When Pedestrians Do And Do Not Have The Right-of-Way - Overview of North Carolina Crosswalk Laws | Shapiro, Washburn & Sharp

Thousands of pedestrians get injured every year in North Carolina due to the negligence of car drivers. Pedestrians have the right of way under North Carolina law at all driveways and intersections.

However, that doesn’t really mean that drivers are at fault every time a bus or a car collides with a pedestrian. It is possible for pedestrians to be at fault or act in a negligent manner, which results in an accident.

It is a pedestrian’s duty to exercise reasonable caution while they are in a public space. This does not always happen. For instance, joggers may fail to pay attention while crossing a road because they are using their phone or music player, or an alcoholic pedestrian may recklessly enter a street against oncoming traffic. People fail to take precautions while walking in low visibility when they should be wearing reflective or bright clothing. 

Correlating with this, pedestrians are required to follow certain traffic laws as well. There are several North Carolina pedestrian traffic rules that may get ignored if you are unaware of them.

Ordinary traffic signals controlled intersections

Pedestrians are required to follow the same signals as automobile drivers when traveling in the same direction.

  • Pedestrians should wait for green signal to start walking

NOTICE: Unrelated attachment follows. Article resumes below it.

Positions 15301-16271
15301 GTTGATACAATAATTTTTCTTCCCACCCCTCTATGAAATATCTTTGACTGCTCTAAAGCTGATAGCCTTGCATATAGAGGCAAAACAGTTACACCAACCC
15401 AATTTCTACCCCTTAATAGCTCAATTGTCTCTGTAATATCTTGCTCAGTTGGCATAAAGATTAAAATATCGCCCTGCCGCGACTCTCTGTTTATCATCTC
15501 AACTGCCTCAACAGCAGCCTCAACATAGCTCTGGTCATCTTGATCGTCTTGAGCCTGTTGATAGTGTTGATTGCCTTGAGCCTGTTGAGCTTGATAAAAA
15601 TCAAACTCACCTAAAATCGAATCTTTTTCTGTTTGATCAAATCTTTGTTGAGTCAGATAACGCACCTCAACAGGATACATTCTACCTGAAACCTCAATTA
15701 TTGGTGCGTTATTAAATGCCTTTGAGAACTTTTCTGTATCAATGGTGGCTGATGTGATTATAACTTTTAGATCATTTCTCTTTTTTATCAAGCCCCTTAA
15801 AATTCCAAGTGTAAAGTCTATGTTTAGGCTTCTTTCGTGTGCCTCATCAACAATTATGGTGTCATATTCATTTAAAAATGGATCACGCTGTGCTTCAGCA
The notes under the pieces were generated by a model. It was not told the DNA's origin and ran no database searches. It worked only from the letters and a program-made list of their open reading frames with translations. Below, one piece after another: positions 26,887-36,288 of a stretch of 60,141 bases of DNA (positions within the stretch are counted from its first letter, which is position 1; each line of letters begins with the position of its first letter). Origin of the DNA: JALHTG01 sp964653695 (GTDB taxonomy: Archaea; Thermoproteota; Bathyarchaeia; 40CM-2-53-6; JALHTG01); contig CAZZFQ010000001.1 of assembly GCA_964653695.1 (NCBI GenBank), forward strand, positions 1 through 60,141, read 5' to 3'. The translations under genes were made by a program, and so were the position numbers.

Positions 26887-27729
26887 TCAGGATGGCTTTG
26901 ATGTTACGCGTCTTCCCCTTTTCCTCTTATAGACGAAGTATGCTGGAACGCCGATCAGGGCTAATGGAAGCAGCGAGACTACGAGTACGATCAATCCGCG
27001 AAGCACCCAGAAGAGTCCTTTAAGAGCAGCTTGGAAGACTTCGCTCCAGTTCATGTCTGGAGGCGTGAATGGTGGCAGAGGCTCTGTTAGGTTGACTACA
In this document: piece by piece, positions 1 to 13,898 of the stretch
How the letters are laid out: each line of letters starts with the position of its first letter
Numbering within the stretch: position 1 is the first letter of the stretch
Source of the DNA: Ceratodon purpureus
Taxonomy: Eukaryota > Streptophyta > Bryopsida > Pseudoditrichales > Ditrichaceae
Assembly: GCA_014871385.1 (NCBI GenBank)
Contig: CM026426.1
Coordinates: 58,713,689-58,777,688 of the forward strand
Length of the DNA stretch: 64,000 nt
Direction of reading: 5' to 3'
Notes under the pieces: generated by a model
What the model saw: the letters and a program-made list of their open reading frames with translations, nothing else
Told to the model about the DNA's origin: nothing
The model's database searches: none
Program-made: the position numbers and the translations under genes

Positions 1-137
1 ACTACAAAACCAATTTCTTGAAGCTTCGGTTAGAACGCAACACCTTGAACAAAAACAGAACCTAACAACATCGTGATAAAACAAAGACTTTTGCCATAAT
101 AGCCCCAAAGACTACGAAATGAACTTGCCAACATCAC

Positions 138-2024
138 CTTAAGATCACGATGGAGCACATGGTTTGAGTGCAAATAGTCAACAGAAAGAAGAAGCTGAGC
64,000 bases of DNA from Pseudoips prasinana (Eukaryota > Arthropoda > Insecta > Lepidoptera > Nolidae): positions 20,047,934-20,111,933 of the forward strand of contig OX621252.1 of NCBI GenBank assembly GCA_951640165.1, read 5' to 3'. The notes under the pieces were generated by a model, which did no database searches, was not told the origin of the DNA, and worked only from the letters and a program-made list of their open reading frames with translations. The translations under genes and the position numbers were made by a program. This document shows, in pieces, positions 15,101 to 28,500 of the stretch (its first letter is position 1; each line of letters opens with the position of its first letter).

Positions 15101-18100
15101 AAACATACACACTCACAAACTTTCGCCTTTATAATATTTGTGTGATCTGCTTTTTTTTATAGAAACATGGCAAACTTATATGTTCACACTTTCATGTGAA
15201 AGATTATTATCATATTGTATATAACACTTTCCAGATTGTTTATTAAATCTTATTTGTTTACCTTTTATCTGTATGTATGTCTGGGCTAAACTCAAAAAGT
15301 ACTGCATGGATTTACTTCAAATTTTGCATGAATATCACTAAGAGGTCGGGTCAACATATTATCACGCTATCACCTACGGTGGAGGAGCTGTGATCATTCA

• Pedestrians have the right of way when crossing a green signal, even if there are cars waiting to turn across paths
  • Drivers are required to allow a pedestrian to cross the intersection safely if the traffic signal changes to yellow or red in between

Intersections that do not have traffic signals

  • Pedestrians have the right of way over all vehicles if they are on marked or unmarked crosswalks.
  • Mid-block crosswalks where there are no traffic signals
  • Drivers are required to allow pedestrians to use the crosswalk
  • Intersections with special signals

Pedestrians are required to obey the special “walk” or “don’t walk” signals. However, they have the right of way during special signals in a manner similar to crossing with a green light. This means that a driver has to yield the way if the signal changes mid-way.

Special instructions for drivers

When a car is moving through an intersection upon green signal and the driver notices a pedestrian start to cross the path against a red signal, they are obliged to sound their horn as a warning.

The law also requires all drivers to sound their horn whenever a pedestrian can be affected by their vehicles, as in the event of turning or stopping and starting from a parked position.

Safety tips for pedestrians

While walking pedestrians must:

  • Obey all traffic signals
  • Look for cars before crossing a street
  • Carry a flashlight, walk in well-lit areas, or wear reflective clothing at night
  • Keep an eye out for cars backing out of parking zones
  • Cross the street from a position where they have the best view of oncoming traffic
  • Wait for a bus to drive away or cross behind the bus at bus-stops
  • Always use a sidewalk or walk facing the traffic

Protect your rights with the help of a capable attorney

Pedestrians can be held responsible for accidents if they have violated traffic rules or have failed in their duty to act in a reasonably careful manner. This can be a serious setback under the North Carolina contributory negligence doctrine because compensation is denied if someone is even at partial fault. You may not recover anything as compensation for your accident.

If you suffered injuries as a pedestrian in North Carolina, choose an experienced personal injury attorney who will help you obtain your rightful damages. Call Shapiro & Appleton at (833) 997-1774 to schedule a consultation today.